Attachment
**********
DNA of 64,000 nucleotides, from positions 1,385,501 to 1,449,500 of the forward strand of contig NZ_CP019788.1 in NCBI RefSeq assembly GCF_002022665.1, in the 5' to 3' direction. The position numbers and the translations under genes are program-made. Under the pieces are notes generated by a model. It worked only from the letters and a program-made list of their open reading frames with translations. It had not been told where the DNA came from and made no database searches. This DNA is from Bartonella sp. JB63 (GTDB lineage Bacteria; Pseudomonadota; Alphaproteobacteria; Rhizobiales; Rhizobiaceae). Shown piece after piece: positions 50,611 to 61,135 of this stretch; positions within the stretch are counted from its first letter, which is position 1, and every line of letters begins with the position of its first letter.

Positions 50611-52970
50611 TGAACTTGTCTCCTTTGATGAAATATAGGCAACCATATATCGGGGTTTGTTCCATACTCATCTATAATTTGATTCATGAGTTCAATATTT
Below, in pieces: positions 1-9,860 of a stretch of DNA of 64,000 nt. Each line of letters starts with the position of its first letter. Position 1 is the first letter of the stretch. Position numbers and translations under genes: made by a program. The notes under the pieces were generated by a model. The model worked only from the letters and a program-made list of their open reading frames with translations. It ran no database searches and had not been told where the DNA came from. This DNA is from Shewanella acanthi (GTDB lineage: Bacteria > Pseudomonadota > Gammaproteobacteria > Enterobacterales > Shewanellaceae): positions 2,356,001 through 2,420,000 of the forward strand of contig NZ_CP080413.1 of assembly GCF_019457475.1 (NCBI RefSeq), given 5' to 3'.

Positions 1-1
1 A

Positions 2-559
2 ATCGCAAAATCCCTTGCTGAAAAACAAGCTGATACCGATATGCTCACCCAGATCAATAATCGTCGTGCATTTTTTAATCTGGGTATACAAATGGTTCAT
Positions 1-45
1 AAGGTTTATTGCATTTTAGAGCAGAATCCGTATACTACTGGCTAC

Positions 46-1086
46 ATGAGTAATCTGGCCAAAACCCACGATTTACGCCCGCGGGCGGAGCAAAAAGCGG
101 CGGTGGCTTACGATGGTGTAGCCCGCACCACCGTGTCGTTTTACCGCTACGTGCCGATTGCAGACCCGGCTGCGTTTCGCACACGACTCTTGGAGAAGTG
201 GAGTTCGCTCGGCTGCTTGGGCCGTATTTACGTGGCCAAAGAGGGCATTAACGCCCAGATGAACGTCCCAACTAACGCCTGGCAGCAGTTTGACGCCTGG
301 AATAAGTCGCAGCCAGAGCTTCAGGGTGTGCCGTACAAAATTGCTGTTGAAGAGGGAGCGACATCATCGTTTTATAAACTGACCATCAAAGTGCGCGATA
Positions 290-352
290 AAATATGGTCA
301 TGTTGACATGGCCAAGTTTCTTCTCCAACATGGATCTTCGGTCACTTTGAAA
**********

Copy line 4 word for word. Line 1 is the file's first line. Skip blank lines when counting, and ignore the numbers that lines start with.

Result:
Below, in pieces: positions 1-9,860 of a stretch of DNA of 64,000 nt. Each line of letters starts with the position of its first letter. Position 1 is the first letter of the stretch. Position numbers and translations under genes: made by a program. The notes under the pieces were generated by a model. The model worked only from the letters and a program-made list of their open reading frames with translations. It ran no database searches and had not been told where the DNA came from. This DNA is from Shewanella acanthi (GTDB lineage: Bacteria > Pseudomonadota > Gammaproteobacteria > Enterobacterales > Shewanellaceae): positions 2,356,001 through 2,420,000 of the forward strand of contig NZ_CP080413.1 of assembly GCF_019457475.1 (NCBI RefSeq), given 5' to 3'.